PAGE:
Tuesday, January 12, 2016

Four Viewpoints (Part 3 of 17)

Point of View (POV) can be difficult to grasp; it often takes writers a long time to understand. I'll explain each of the four points of view.

First-person POV

First person means you write the story from the “I” viewpoint. When constructed well, this brings about a personal connection with the narrator. Many detective and private-eye novels thrust the narrator into the middle of the action. Readers can identify with and become the "I" who solves the problem.

Gothic novels are no longer popular, but they focused on the first person's perception. (Gothics began with Jane Eyre and include Rebecca as the most outstanding modern version. The "I" narrator is an insecure, sensitive heroine in a castle or mansion, often isolated, and her life is frequently threatened.)

The power of first-person accounts is that they foreshadow events, often evil or catastrophe, and do them through the foreboding or troubled heart of the protagonist.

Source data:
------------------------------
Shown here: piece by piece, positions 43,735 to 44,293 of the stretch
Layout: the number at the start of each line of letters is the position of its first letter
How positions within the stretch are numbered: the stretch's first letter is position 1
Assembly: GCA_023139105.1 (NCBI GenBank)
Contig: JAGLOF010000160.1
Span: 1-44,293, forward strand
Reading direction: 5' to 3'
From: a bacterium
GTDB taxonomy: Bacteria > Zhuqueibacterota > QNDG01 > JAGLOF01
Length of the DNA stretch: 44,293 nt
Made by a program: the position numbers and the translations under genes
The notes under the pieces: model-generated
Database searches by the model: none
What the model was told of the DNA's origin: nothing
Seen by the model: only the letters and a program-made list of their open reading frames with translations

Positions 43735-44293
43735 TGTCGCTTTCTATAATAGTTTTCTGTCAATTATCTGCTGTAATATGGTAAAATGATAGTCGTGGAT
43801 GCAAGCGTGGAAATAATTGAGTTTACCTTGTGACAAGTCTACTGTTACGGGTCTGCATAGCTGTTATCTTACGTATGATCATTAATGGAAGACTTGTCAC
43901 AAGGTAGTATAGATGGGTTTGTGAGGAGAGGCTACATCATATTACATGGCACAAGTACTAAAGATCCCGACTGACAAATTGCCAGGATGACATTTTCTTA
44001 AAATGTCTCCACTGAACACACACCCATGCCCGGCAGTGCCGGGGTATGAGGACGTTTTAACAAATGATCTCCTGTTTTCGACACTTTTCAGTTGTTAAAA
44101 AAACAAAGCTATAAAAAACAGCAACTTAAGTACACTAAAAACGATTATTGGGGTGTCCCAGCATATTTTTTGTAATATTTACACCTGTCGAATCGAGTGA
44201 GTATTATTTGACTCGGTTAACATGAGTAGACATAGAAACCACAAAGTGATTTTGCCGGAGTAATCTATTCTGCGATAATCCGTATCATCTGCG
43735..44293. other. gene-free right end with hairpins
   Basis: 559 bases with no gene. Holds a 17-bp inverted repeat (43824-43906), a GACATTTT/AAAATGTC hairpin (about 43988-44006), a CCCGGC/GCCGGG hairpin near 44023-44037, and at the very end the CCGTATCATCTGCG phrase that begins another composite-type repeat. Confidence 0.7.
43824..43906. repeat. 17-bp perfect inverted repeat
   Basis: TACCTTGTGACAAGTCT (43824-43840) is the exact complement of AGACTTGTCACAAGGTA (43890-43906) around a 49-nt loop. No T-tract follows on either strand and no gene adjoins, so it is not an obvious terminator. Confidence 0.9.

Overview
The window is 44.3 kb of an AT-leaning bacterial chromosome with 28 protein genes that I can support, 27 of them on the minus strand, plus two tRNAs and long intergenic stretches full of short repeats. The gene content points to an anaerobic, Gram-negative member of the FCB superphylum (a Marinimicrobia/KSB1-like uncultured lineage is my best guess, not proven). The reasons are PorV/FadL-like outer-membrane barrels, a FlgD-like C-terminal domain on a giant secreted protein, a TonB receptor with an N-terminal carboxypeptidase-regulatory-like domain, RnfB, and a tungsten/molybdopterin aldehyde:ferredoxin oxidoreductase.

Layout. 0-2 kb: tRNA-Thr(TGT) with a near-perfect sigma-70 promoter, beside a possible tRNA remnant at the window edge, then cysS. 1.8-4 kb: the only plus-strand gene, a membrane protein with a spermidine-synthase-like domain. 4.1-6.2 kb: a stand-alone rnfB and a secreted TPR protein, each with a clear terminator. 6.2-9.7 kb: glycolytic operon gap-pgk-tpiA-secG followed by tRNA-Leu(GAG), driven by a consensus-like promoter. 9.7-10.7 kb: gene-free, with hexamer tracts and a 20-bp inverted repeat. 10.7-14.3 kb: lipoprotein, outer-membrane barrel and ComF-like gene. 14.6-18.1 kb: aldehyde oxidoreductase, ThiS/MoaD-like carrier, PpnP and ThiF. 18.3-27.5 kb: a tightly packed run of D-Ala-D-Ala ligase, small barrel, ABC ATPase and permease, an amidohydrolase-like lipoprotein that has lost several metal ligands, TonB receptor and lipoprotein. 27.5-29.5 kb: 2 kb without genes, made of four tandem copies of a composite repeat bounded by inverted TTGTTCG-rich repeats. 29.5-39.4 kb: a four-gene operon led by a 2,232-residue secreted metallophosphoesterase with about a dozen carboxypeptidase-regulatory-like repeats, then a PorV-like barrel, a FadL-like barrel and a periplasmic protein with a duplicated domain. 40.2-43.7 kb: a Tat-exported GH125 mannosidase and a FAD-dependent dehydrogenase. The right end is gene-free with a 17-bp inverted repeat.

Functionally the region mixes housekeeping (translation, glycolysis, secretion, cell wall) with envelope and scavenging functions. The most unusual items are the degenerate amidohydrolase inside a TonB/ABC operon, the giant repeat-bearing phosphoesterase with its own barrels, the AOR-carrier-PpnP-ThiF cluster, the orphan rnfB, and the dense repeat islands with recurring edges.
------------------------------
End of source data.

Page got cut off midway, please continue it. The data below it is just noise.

In the older gothics, they often used the If-only-I-had-known technique to create suspense. Readers experienced doubt, fear, and insecurity along with the narrator. Because readers are the narrator, they learn only when the narrator does and can create suspense.

First-person POV works for specific reasons.
Before you try it, be sure it works for you.

1 comment:

  1. I enjoyed those Gothic romances back in the day. And the good writers definitely kept me in suspense. Rebecca was a favorite of mine and Daphne du Maurie a favorite author. I often wonder if I read them now, if I would still like them?


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